Not quite as well known as its neighbor across the street, Grace's Little Belmont was nonetheless and integral part of Atlantic City's once-vibrant Kentucky Avenue night club scene.
Spend significant time anywhere in the nation and you’ll likely hear locals lament about how times have changed, and how the good old days are long gone. Newcomers may brush this aside as wistful drivel, but so often the nostalgia associated with Atlantic City’s past is spoken of with a special brand of sincerity — particularly a section of Kentucky Avenue between Arctic and Atlantic avenues.
The area was known as “KY and the Curb,” and became a jazz mecca and the premier nightclub district for Atlantic City’s African-American residents and tourists in the mid-1900s. But because the district didn’t really start heating up until others were winding down, visitors of all races and walks of life would flock there from the far corners of town to a warm welcome.
The centerpiece was Club Harlem, but directly across the street was a highly popular hangout called Grace’s Little Belmont. That club, owned by Hernan Daniels and his wife, Grace, thrived from the mid-1930s through the late ’70s.
“When the 500 Club [further south on Missouri Avenue, and famously owned by Paul ‘Skinny’ D’Amato] and others let out, that’s pretty much when Club Harlem and Grace’s Little Belmont would just be getting started,” says Ike “Nick” Nicholson, stage manager/music director for a summer series of Boardwalk jazz shows put on by the Chicken Bone Beach Historical Society since 2000. “Some of the employees and the people at the 500 would come up to Kentucky, and they’d be bouncing back and fourth between Club Harlem and Grace’s Little Belmont. They sort of fed off one another. Club Harlem was the keynote on that street and had a 6 o’clock breakfast show there. Grace’s featured a really popular artist in the summertime named Wild Bill Davis, who had done some things with Duke Ellington.”
Davis is also credited with helping to popularize the Hammond B-3 organ as a jazz instrument, and his arrangement of the song “April in Paris” was made into a huge hit by the Count Basie Orchestra in 1955. The Wild Bill Davis Swing Organ Quartet recorded two live albums at Grace’s Little Belmont, the first coming in 1966 when Davis teamed with his friend and tenor saxophonist Johnny Hodges, a member of the Duke Ellington Orchestra.
In 1967 he recorded another album, Midnight To Dawn, there. Davis would end every live show with what would become his signature song.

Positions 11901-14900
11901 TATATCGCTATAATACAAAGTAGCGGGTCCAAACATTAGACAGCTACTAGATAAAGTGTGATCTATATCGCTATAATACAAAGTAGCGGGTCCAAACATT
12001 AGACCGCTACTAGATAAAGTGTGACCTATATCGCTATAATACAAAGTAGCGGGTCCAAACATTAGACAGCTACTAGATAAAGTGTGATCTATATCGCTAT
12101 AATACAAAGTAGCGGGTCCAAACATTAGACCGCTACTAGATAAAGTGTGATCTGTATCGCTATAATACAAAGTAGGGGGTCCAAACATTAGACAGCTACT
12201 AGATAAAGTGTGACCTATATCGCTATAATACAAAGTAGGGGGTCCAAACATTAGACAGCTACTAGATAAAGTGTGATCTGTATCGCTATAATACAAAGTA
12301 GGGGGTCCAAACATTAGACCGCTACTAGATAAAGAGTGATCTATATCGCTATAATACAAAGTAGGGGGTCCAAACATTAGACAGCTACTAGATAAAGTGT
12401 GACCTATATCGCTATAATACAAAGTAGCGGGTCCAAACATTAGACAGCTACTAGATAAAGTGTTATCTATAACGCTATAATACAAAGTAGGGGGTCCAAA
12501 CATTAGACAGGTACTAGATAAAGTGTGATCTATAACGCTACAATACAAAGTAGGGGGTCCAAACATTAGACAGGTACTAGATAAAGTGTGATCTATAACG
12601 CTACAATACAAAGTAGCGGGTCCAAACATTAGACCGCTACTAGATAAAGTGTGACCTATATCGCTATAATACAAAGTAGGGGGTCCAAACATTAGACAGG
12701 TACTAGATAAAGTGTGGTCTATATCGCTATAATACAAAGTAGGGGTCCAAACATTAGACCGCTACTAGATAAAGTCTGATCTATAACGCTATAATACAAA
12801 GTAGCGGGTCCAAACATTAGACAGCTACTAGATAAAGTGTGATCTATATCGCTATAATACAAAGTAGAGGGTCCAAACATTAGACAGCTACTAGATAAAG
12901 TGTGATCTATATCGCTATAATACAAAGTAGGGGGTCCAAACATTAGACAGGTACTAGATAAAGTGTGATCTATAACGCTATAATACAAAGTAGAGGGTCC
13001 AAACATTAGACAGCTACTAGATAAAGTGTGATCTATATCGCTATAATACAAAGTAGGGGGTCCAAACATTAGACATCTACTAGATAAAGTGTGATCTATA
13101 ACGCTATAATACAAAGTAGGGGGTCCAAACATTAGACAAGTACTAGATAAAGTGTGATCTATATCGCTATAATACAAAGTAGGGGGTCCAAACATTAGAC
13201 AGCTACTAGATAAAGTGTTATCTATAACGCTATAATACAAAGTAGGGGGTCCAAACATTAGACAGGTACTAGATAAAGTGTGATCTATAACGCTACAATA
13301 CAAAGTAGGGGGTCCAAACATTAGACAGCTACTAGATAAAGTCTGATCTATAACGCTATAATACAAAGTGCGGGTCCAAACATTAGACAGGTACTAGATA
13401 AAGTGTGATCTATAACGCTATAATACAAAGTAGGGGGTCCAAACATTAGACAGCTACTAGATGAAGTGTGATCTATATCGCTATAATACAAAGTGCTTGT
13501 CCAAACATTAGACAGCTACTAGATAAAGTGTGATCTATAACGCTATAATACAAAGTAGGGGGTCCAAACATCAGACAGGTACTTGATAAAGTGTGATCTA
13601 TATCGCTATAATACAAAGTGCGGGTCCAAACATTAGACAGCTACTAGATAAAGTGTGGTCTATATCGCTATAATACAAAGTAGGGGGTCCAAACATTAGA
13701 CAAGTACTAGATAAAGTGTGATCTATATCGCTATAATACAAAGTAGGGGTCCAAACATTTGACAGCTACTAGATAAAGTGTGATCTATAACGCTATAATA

“The song that he ended every show with was ‘April In Paris,’ and he’d wrap up each show by saying, ‘Not anutha futha,’” says Nicholson, a drummer who would occasionally sit in with the Wild Bill Davis Quartet as a young man.
Ike’s Corner on Tennessee Avenue (about two blocks north) was owned by Nicholson’s father and encompassed a bar, a liquor store and 10 apartments. The senior Nicholson also owned a record shop called Ike’s Records across from Grace’s Little Belmont, and would sometimes drop his son off with Grace Daniels if he had business elsewhere.
“My father was very good friends with Hernan Daniels, and maintained an alliance with Grace after Hernan passed away,” says Nick Nicholson. “She not only had Grace’s Little Belmont downstairs, she also had a beauty salon upstairs next to her apartment, and when I was a kid and my father had to go somewhere, he’d always leave me with Miss Grace — so she was sort of like halfway babysitting me. She had a beautiful apartment. There was some outstanding mahogany furniture up there.”
Grace’s Little Belmont, says Nicholson, was smaller than Club Harlem and featured a horseshoe-style bar off the entrance. One of its barmaids was Elvera “Baby” Sanchez, a former Vaudeville singer and dancer — and the mother of Sammy Davis Jr.
“Baby Sanchez [who passed away in 2000 at age 95] was good friends with my mother, and she was a very talented entertainer in her own right back in the day,” says Nicholson. “There were usually about five barmaids that pretty much got locked into that horseshoe bar, because Grace’s business was mostly people coming in off the beach for the matinee shows and the night shows that they did, and the place would get so crowded they basically got trapped. Even though she had some booths in that area, it would get so crowded that the barmaids couldn’t get through and had to wait on people from behind the bar. [Sanchez] did a bang-up business from back there.”
Gambling was far from being legalized in Atlantic City back then, but nearly every nightclub and bar had some form of it going on, says Nicholson. In between Grace’s and an establishment called Jerry’s Barbecue was an alley where a popular game of chance took place.
“People would play a game called the ‘skin game’ [for a hilarious take on this, read The Skin Game and Other Atlantic City Capers by Joseph Wilkins]. It wasn’t legal, but as long as people behaved themselves [the police] pretty much looked the other way.
“There were a lot of things that were looked the other way back then,” adds Nicholson. “A whole lot of stuff was going on, and the women were the key to the whole thing. You had Larry Steele’s Smart Affairs Dancers [at Club Harlem], the waitresses everywhere were all very, very attractive young ladies, and when you had the women there — that attracted the men.”
Do you have any memories of Grace's Little Belmont? Leave a comment below.
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